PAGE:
While the ambience has changed a lot, fortunately, Ms. Tootsies seems to be sticking to its successful soulful cuisine.  My friend and I started with Sadiki’s catfish fingers and fries ($8) appetizer.  The thin breading on the catfish fingers was well-seasoned and flavorful, even better when dipped in tartar sauce. I also enjoyed the fries, which were crispy and coated with a similar seasoning as the catfish.  In addition to the catfish, Ms. Tootsies serves complimentary cornbread muffins with homemade strawberry butter as a starter to the meal.  Despite being a bit burnt from the toaster, the warm cornbread muffins were delicate and cake-like, sweetened just a touch with the strawberry butter.

For our main course, of course, we had to order the infamous fried chicken basket, with mac and cheese and collard greens ($26 w/ 2 sides).  The chicken arrived fresh from the fryer, glistening and golden brown.  Ms. Tootsies batter was much thicker and crunchier than Gus’s, but nonetheless delicious.  The interior was juicy and tender, and we found ourselves devouring the entire basket in a mere ten minutes.  The mac and cheese and collards were also respectable, and we managed to polish off those as well.

And of course, I could not eat a fried chicken dinner without….sweet tea!  Thought Ms. Tootsies sweet tea is far from traditional, and pricey at $5, it was a pleasant and surprising change from the norm.  Instead of black tea, Ms. Tootsies uses tropical iced tea, and tops it off with a slice of watermelon.  Her upscale version of sweet tea definitely worked, and was refreshing even on a cold winter night.

For dessert, we ordered the sweet potato pie ($4), one of my favorite soul food desserts.  The pie had a nice cinnamon flavor, but would have been ten times better heated up, or even served at room temperature.  Our slice seemed like it had come directly out of the fridge, and the filling was very cold as a result.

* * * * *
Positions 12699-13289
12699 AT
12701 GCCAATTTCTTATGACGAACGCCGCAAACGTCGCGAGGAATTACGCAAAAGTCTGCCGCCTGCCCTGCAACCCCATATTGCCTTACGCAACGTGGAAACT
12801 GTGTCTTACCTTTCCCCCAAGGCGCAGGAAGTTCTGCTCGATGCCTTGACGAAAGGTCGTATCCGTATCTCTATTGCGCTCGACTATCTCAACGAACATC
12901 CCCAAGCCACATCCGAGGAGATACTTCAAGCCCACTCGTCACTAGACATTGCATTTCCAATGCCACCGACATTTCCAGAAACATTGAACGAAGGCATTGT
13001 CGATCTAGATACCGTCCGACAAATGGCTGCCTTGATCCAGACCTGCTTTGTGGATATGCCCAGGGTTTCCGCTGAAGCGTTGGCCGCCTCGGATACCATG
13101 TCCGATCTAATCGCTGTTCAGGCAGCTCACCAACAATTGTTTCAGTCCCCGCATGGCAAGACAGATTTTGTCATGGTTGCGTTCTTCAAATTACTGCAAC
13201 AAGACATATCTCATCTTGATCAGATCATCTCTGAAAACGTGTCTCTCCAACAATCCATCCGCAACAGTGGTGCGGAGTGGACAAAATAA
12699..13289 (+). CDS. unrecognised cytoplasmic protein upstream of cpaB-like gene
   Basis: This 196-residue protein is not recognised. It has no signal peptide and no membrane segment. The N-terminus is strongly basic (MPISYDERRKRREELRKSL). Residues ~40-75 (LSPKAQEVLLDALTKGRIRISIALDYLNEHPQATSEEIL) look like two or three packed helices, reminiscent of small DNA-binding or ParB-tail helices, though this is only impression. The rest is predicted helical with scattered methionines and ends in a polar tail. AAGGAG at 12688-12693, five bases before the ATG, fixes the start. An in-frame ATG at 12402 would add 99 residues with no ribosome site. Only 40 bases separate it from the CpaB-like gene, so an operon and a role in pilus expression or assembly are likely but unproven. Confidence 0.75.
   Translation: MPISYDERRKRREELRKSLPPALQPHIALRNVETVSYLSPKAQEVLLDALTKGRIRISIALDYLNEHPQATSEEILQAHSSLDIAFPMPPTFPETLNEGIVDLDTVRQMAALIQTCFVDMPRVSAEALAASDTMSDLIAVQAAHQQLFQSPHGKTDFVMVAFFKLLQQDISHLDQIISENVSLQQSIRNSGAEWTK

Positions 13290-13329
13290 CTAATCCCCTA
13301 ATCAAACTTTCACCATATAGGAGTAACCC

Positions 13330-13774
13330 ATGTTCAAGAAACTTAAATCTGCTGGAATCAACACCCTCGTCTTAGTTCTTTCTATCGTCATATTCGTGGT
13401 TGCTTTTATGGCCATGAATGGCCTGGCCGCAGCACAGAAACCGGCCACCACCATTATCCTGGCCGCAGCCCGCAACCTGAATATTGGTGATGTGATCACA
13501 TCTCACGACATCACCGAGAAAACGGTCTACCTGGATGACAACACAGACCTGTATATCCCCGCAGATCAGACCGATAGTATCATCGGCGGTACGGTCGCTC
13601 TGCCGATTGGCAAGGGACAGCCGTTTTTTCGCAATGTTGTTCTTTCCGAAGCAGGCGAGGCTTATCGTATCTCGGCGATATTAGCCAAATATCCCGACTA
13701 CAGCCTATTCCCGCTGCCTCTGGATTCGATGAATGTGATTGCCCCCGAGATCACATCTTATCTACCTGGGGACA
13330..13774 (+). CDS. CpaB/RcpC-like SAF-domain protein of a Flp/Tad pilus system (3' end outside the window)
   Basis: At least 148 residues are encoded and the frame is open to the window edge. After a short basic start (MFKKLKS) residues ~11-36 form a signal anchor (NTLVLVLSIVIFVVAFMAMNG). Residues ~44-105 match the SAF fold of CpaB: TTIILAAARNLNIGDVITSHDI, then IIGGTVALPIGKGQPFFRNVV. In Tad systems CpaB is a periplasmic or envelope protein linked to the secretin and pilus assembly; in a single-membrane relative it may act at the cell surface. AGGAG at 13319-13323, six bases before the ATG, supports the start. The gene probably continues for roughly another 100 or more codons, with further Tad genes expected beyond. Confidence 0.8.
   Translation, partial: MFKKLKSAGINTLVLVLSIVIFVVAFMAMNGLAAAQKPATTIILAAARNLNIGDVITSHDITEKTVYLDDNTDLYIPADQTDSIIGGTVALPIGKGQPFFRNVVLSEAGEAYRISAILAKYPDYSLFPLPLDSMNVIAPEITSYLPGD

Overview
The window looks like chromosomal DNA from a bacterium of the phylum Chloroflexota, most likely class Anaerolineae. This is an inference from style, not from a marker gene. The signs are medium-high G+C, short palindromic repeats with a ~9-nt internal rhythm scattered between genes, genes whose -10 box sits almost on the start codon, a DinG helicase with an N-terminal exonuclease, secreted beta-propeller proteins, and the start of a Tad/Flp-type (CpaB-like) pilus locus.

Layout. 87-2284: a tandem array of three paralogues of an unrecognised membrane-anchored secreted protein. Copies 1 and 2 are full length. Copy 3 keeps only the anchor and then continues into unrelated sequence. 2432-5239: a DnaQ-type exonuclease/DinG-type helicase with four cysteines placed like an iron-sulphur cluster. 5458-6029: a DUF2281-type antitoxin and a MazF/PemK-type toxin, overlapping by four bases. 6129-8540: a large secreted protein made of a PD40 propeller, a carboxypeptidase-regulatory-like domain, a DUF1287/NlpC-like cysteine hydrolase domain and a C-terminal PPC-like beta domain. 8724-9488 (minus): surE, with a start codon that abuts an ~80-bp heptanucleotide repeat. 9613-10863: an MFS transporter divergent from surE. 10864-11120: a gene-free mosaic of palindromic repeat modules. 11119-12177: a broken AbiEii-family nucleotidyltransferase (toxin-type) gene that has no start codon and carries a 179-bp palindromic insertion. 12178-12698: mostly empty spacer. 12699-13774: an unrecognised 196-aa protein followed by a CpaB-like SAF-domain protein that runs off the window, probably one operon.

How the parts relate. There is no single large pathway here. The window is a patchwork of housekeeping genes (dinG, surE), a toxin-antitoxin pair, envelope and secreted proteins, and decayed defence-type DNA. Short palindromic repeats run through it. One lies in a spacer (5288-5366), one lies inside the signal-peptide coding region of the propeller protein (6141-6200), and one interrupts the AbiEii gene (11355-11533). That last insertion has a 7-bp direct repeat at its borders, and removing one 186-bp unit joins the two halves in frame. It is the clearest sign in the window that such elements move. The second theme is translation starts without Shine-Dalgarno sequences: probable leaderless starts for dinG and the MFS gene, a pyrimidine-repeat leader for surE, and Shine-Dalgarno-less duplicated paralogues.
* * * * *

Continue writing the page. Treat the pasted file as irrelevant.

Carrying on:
Despite some small flaws, I really enjoyed my meal at Ms. Tootsies.  The fried chicken definitely rivals some of those I’ve had in the South, and I can see why Chef Robert Irvine dubbed it one of the best he’s ever eaten.

1312 South St.
Philadelphia, PA 19147
(215) 731-9045
Ms. Tootsie's Soul Food Cafe on Urbanspoon

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Stay Simple at Sabrina’s

I’m really a simple girl at heart.  Though I am always up for trying the newest dining trend, I am not really one for haute cuisine.  What I really love is simple, down-to-earth comfort food—food that reminds you of home, family, and friends.  So when my good friend Erika came to visit me in Philly, I recommended we try Sabrina’s Cafe—a place known for their fabulous brunch menu, featuring comfort food dishes kicked up a notch.

Because we had been forewarned of the notoriously long lines, we decided to wake up early and arrived at Sabrina’s around 10am on a chilly Saturday morning.  Though not terribly crowded, there was already a 30-minute wait.  None of us minded though, as we spent the entire time perusing the voluminous brunch menu.

Sabrina’s has two locations: the original is located on South St. and its second, slightly larger location is near the Art Museum.  While I can’t speak to the South St. location, the Art Museum location is warm and friendly.  It had a retro coffeeshop vibe to it, with wide counter seating, large booths, and a bright interior.  The crowd seemed to be very family friendly, with lots of strollers and high chairs being toted around.

Even after 30 minutes, my friends and I were at a loss when our waitress seated us and came to take our order.  The menu had so many appealing options, from stuffed French toast with bananas and vanilla bean syrup to sandwiches to omelettes galore.

We finally settled on huevos rancheros, a tofu scramble, and two of the (many) specials: French toast stuffed with cream cheese, nutella, and hazelnuts with a peach syrup on the side and a sweet potato-corn pancake wrapped around chicken, black beans, plantains, and peppers topped with a cilantro sour cream.  We also ordered La Colombe coffee (a local Philly roaster known for its dark roasts), which arrived in adorable oversized coffee mugs.